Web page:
Paul Ryan just made Trump’s agenda a lot harder to pass

CLEVELAND, July 20, 2016 (Xinhua) — U.S. House Speaker Paul Ryan speaks on the second day of the Republican National Convention in Cleveland, Ohio, the United States, July 19, 2016. New York billionaire Donald Trump clinched enough delegate votes to be officially selected as Republican presidential nominee Tuesday evening in the roll call voting at the ongoing Republican National Convention. (Xinhua/Yin Bogu/IANS)

WASHINGTON – Senate Republicans aren’t the only ones making life hard for President Trump.

House Speaker Paul Ryan, R-Wis., on Tuesday made Trump’s economic agenda – dubbed MAGAnomics – more difficult to pass.

On Tuesday morning, House Republicans unveiled their 2018 budget. It didn’t get much attention amid the fallout over the Senate’s Obamacare repeal failure. But the House GOP had a clear message to Trump: If you want tax cuts, you have to find a way to pay for them.

“They are drawing the line against tax reform that increases the deficit,” says budget expert Ed Lorenzen, a senior adviser for the Committee for a Responsible Federal Budget.

Translation: Trump, the “king of debt,” won’t be able to borrow more money to pay for his tax plan. He’ll have to offset the tax cuts by reducing spending.

That puts Trump in a difficult place. The economic advisers from his campaign team are urging him to move fast on tax cuts because businesses and many individuals like them, but spending cuts are painful. Someone loses out on benefits or programs.

The most likely result: Trump’s tax cut is going to get smaller.

MAGAnomics was supposed to deliver the “biggest tax cut we’ve ever had.” The goal is to put more money into the hands of consumers and businesses, prompting more spending and investment to fuel economic growth.

Now, the size of the tax plan is in doubt, and that could hurt chances for hitting the 3 percent (or better) growth level Trump has promised.

So far, the White House has only put out a one-page tax “plan.” It’s a list of bullet points, not a detailed proposal. But when Lorenzen’s group tried to estimate its budget effects, the analysts said it would cost between $3 trillion and $7 trillion.

That price tag won’t fly with House Republicans.

Instead, the tax cut will be about $1 trillion if House Republicans have their way, says Romina Boccia, deputy director for economic studies at the conservative Heritage Foundation.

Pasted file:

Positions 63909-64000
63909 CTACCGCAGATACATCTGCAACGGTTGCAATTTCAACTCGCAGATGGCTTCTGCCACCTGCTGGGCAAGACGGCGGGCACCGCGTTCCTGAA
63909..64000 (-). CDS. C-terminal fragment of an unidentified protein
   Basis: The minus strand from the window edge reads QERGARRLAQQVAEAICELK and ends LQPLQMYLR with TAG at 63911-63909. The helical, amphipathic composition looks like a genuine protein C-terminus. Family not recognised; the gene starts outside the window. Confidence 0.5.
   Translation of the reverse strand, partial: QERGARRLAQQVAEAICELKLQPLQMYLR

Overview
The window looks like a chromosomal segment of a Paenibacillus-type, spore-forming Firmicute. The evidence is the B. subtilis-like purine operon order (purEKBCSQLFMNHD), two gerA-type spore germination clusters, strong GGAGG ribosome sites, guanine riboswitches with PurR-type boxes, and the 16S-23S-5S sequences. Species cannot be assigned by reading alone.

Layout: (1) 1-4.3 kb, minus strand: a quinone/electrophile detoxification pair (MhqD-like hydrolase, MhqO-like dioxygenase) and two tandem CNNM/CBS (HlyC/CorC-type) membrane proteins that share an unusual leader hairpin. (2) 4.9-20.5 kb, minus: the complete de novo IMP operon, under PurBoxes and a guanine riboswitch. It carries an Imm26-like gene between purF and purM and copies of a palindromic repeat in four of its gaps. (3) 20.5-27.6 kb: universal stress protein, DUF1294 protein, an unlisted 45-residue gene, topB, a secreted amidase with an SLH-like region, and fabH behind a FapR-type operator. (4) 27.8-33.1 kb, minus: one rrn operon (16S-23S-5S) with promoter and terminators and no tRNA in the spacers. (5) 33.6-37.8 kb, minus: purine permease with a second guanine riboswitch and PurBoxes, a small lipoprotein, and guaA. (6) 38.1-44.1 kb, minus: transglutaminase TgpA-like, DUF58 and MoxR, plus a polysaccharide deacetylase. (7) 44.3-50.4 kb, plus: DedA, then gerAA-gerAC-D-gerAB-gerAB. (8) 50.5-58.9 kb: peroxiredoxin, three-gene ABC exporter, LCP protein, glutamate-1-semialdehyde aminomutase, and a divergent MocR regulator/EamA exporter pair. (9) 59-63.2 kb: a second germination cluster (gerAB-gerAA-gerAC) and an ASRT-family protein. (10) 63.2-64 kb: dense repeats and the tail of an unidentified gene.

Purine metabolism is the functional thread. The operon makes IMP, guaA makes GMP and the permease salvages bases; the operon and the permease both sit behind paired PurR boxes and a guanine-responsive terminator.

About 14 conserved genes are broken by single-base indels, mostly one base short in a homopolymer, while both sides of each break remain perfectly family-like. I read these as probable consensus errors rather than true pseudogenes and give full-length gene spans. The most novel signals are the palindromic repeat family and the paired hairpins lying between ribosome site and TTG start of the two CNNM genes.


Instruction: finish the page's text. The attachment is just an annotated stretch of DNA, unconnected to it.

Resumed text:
It’s shaping up to be another congressional disappointment for Trump.

“It’s virtually impossible they could lower the top corporate rate to 15 percent. They can’t afford it,” says Greg Valliere, chief global strategist at Horizon Investments and author of a daily politics and markets newsletter. “If they stick to revenue neutrality, the tax cut is going to be far less extensive than Donald Trump wanted – and perhaps the markets wanted, as well.”

The tagline of House Republicans’ latest attempt to balance the budget over the next decade without touching Social Security or raising taxes is “a plan for fiscal responsibility.”

“For too long, the federal government’s excessive spending has put future generations at risk . . . Failure to take swift and decisive action is not only inexcusable, it is immoral,” House Republicans wrote in a 63-page document accompanying the budget release.

Budget experts applauded the House GOP for doing a far better job at crafting a budget than the fuzzy math from the White House. Lorenzen’s group called it a responsible start. Still, there are a lot of controversial cuts, some of which might not even sit well with moderate Republicans.

The GOP budget slashes a lot from welfare, federal employee benefits and even Medicare. And it relies on yearly 2.6 percent economic growth. That’s lower than the 3 percent assumption in the White House budget, but it’s a lot higher than the 1.9 percent the nonpartisan Congressional Budget Office projects.

It also relies on the repeal of Obamacare passing the Senate.

“They are assuming the passage of the health-care bill. Their timing is somewhat awkward in that respect,” says Alan Viard, a tax and budget expert at the right-leaning American Enterprise Institute. After last night, “they may need to adjust.”

There’s a long way to go on the key pillars of MAGAnomics. The future of U.S. health care is hugely uncertain, and tax and budget reform isn’t looking any easier to do.

House Republicans know they can’t count on votes from Democrats. They plan to use a two-step process to get what they want: First, pass the budget resolution, and then get a tax cut done during the so-called budget reconciliation process. Step 1 is to get the resolution done. That’s not a guarantee.

There’s a committee vote set for Wednesday on the House budget, but everyone agrees the document released Tuesday is a starting point. Even among Republicans, consensus will be tricky. Moderate Republicans, especially in the Senate, have shown in the health-care debate that they don’t want dramatic cuts to Medicaid. The GOP budget calls for about $1.5 trillion in Medicaid cuts over the next decade.

On the flip side, the Freedom Caucus in the House wants deeper spending cuts. The budget released Tuesday assumes that more than $4 trillion in spending reductions happen over the next decade. But in reality, only $203 billion in cuts – a mere 5 percent – would be mandatory. That might not be enough to satisfy the Freedom Caucus.

“To get to a balanced budget – or even a stable debt – we’re going to have to go much further than this budget does. We’ll have to take on Medicare and Social Security,” says Lorenzen.



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